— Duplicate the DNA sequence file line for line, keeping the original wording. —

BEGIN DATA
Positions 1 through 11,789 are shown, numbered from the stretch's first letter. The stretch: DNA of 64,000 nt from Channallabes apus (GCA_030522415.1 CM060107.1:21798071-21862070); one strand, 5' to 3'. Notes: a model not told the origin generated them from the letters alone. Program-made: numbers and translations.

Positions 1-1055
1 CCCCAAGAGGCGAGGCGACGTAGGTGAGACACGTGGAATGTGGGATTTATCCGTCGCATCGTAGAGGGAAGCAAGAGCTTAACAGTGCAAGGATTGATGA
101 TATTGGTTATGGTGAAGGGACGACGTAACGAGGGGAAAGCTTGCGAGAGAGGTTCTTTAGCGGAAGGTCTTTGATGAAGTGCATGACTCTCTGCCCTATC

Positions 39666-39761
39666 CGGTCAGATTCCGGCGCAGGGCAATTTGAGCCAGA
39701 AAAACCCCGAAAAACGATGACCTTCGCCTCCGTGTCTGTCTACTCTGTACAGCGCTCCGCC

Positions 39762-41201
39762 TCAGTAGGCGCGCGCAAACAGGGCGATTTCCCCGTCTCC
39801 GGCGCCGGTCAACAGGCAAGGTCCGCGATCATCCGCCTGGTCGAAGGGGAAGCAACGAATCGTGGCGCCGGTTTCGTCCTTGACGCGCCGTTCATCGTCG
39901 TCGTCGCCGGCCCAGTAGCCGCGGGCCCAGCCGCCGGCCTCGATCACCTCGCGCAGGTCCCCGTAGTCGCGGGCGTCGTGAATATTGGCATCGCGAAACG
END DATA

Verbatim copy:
Positions 1 through 11,789 are shown, numbered from the stretch's first letter. The stretch: DNA of 64,000 nt from Channallabes apus (GCA_030522415.1 CM060107.1:21798071-21862070); one strand, 5' to 3'. Notes: a model not told the origin generated them from the letters alone. Program-made: numbers and translations.

Positions 1-1055
1 CCCCAAGAGGCGAGGCGACGTAGGTGAGACACGTGGAATGTGGGATTTATCCGTCGCATCGTAGAGGGAAGCAAGAGCTTAACAGTGCAAGGATTGATGA
101 TATTGGTTATGGTGAAGGGACGACGTAACGAGGGGAAAGCTTGCGAGAGAGGTTCTTTAGCGGAAGGTCTTTGATGAAGTGCATGACTCTCTGCCCTATC

Positions 39666-39761
39666 CGGTCAGATTCCGGCGCAGGGCAATTTGAGCCAGA
39701 AAAACCCCGAAAAACGATGACCTTCGCCTCCGTGTCTGTCTACTCTGTACAGCGCTCCGCC

Positions 39762-41201
39762 TCAGTAGGCGCGCGCAAACAGGGCGATTTCCCCGTCTCC
39801 GGCGCCGGTCAACAGGCAAGGTCCGCGATCATCCGCCTGGTCGAAGGGGAAGCAACGAATCGTGGCGCCGGTTTCGTCCTTGACGCGCCGTTCATCGTCG
39901 TCGTCGCCGGCCCAGTAGCCGCGGGCCCAGCCGCCGGCCTCGATCACCTCGCGCAGGTCCCCGTAGTCGCGGGCGTCGTGAATATTGGCATCGCGAAACG